The views expressed represent the Manager’s assessment of the Fund and market environment as of the date indicated, and should not be considered a recommendation to buy, hold, or sell any security, and should not be relied on as research or investment advice. Information is as of the date indicated and subject to change.

Document must be used in its entirety.


The performance quoted represents past performance and does not guarantee future results. Investment return and principal value of an investment will fluctuate so that shares, when redeemed, may be worth more or less than their original cost. Current performance may be lower or higher than the performance quoted.

Performance data current to the most recent month end may be obtained by calling 800 523-1918 or visiting

Total returns may reflect waivers and/or expense reimbursements by the manager and/or distributor for some or all of the periods shown. Performance would have been lower without such waivers and reimbursements.

Average annual total return as of quarter-end (12/31/2016)
YTD1 year3 year5 year10 yearLifetimeInception
Class A (NAV)-5.46%3.76%3.76%6.19%10.00%n/a1.86%01/10/2007
Class A (at offer)-10.89%-2.19%-2.19%4.09%8.71%n/a1.26%
Institutional Class shares-5.27%4.18%4.18%6.52%10.27%n/a2.11%01/10/2007
FTSE EPRA/NAREIT Developed Index-5.39%4.99%4.99%6.78%10.33%n/an/a

Returns for less than one year are not annualized.

Class A shares have a maximum up-front sales charge of 5.75% and are subject to an annual distribution fee.

The Delaware Global Real Estate Opportunities Fund's performance information for periods prior to Sept. 28, 2012, reflects the performance of The Global Real Estate Securities Portfolio (the “Portfolio”) of Delaware Pooled® Trust, which merged into Delaware Global Real Estate Opportunities Fund (the “Fund”) as of that date. The performance information for Class A shares at offer has been adjusted to reflect the Fund’s current maximum sales charge. The Fund also has higher expenses than the Portfolio, including a Rule 12b-1 fee to which the Institutional Class of the Portfolio was not subject. Historical performance results at net asset value and offer prior to Sept. 28, 2012 have not been recalculated to reflect these expenses, but future results will be affected by them. The historical performance of the Portfolio would have been lower had it been subject to the Fund’s expense ratio.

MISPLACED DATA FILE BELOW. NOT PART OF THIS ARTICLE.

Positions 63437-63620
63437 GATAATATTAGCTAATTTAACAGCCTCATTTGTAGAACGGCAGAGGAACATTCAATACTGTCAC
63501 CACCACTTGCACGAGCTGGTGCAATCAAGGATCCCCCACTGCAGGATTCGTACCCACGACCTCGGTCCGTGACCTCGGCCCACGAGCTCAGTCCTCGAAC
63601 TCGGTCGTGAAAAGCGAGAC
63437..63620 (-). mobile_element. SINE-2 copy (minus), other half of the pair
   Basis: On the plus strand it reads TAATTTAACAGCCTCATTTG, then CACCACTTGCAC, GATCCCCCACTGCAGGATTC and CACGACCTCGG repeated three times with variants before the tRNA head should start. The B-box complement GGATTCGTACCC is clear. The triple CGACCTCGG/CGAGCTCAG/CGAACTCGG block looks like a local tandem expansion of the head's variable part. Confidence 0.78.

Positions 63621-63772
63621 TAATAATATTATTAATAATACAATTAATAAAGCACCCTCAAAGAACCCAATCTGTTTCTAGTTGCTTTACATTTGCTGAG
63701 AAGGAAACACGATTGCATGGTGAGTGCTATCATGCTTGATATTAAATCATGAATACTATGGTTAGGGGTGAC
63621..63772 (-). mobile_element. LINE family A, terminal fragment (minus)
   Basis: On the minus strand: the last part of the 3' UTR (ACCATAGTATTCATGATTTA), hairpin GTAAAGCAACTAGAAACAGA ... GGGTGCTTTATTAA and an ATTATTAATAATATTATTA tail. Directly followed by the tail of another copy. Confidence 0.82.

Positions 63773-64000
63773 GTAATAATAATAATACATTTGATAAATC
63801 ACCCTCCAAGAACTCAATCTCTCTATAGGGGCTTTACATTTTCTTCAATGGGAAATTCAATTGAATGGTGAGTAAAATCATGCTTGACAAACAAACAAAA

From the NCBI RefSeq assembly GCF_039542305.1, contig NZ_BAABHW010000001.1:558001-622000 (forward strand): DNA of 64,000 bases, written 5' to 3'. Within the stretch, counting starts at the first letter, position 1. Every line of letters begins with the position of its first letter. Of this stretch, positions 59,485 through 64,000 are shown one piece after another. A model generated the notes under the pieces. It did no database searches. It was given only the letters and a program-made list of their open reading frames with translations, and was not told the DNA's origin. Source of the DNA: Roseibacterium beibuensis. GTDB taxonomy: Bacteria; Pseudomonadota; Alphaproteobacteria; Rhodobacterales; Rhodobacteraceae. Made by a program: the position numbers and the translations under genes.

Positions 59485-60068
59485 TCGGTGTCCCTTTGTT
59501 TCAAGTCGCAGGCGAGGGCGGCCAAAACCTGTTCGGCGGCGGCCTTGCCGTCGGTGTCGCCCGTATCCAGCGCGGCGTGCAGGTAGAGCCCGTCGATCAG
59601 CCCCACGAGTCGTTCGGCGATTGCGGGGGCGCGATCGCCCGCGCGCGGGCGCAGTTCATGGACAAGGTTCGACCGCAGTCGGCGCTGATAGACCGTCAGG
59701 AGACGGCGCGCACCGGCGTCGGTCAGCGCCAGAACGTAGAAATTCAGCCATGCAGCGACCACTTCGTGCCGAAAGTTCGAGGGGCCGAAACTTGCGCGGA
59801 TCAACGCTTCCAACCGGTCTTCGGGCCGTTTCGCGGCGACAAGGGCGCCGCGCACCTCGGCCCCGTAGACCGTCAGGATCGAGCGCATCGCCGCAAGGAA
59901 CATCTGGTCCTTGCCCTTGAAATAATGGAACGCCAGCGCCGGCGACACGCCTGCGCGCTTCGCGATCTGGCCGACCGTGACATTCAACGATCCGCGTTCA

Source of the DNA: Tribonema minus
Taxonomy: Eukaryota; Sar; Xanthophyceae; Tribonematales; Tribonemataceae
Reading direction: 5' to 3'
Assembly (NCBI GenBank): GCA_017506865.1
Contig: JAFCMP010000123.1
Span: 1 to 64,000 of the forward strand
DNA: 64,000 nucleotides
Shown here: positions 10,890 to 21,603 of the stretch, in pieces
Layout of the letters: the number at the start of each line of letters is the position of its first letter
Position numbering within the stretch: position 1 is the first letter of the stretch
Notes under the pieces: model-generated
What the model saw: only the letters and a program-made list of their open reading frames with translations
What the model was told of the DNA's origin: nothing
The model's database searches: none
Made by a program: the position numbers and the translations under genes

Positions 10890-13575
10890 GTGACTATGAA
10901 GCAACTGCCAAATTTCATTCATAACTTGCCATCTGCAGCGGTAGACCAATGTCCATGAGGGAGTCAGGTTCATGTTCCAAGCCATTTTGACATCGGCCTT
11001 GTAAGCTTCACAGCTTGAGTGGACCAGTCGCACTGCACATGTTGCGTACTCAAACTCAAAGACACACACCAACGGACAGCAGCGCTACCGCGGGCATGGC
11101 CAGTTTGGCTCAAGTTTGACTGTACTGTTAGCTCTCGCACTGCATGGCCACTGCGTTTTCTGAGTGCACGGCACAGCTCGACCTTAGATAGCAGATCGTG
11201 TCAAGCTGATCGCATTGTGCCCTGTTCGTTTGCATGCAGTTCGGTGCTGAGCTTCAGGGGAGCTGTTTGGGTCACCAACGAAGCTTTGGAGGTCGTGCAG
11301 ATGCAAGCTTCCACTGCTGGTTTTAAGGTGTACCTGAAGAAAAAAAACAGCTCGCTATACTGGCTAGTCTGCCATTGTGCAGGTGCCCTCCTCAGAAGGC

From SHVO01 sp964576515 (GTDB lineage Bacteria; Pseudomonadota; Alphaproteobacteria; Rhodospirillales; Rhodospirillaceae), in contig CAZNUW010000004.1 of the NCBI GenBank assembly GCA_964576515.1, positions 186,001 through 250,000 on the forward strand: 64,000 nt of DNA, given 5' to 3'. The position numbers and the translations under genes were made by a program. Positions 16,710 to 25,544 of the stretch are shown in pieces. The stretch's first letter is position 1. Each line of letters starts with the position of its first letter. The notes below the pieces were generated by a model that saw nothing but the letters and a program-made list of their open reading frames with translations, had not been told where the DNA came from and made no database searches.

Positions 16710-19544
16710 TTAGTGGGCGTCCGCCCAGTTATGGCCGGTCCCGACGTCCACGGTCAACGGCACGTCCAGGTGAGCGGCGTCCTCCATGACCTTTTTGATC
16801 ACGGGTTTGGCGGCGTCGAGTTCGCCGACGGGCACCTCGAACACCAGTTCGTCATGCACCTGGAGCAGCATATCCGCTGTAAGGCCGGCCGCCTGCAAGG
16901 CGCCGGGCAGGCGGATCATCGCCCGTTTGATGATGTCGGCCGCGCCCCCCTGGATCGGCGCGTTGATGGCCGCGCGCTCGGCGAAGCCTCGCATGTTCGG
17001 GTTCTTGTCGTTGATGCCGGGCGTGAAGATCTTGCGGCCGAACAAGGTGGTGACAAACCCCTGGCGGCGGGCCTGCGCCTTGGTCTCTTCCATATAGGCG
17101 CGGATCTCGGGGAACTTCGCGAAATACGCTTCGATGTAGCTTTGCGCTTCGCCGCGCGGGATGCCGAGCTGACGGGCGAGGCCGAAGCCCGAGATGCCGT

Index performance returns do not reflect any management fees, transaction costs, or expenses. Indices are unmanaged and one cannot invest directly in an index.

FTSE EPRA/NAREIT Developed Index (view definition)

Expense ratio
Class A (Gross)1.72%
Class A (Net)1.40%
Institutional Class shares (Gross)1.47%
Institutional Class shares (Net)1.15%

Net expense ratio reflects a contractual waiver of certain fees and/or expense reimbursements from Feb. 26, 2016 through Feb. 28, 2017. Please see the fee table in the Fund's prospectus for more information.

Share class ticker symbols
Institutional ClassDGROX
Top 10 holdings as of 12/31/2016
Holdings are as of the date indicated and subject to change.
List excludes cash and cash equivalents.
Holding% of portfolio
Simon Property Group Inc.2.8%
Unibail-Rodamco SE2.7%
Mitsubishi Estate Co. Ltd.2.5%
Equity Residential2.5%
Mitsui Fudosan Co. Ltd.2.2%
Apartment Investment & Management Co.2.1%
Vornado Realty Trust2.1%
Public Storage2.0%
AvalonBay Communities Inc.1.9%
alstria office REIT-AG1.8%
Total % Portfolio in Top 10 holdings22.6%

Institutional Class shares are only available to certain investors. See the prospectus for more information. 

Carefully consider the Fund’s investment objectives, risk factors, charges, and expenses before investing. This and other information can be found in the Fund’s prospectus and its summary prospectus, which may be obtained by clicking the prospectus link located in the right-hand sidebar or calling 800 523-1918. Investors should read the prospectus and the summary prospectus carefully before investing.

Investing involves risk, including the possible loss of principal.

Narrowly focused investments may exhibit higher volatility than investments in multiple industry sectors.

REIT investments are subject to many of the risks associated with direct real estate ownership, including changes in economic conditions, credit risk, and interest rate fluctuations.

A REIT fund's tax status as a regulated investment company could be jeopardized if it holds real estate directly, as a result of defaults, or receives rental income from real estate holdings.

“Nondiversified” funds may allocate more of their net assets to investments in single securities than “diversified” funds. Resulting adverse effects may subject these funds to greater risks and volatility.

International investments entail risks not ordinarily associated with U.S. investments including fluctuation in currency values, differences in accounting principles, or economic or political instability in other nations.

Investing in emerging markets can be riskier than investing in established foreign markets due to increased volatility and lower trading volume.

All third-party marks cited are the property of their respective owners.

Not FDIC Insured | No Bank Guarantee | May Lose Value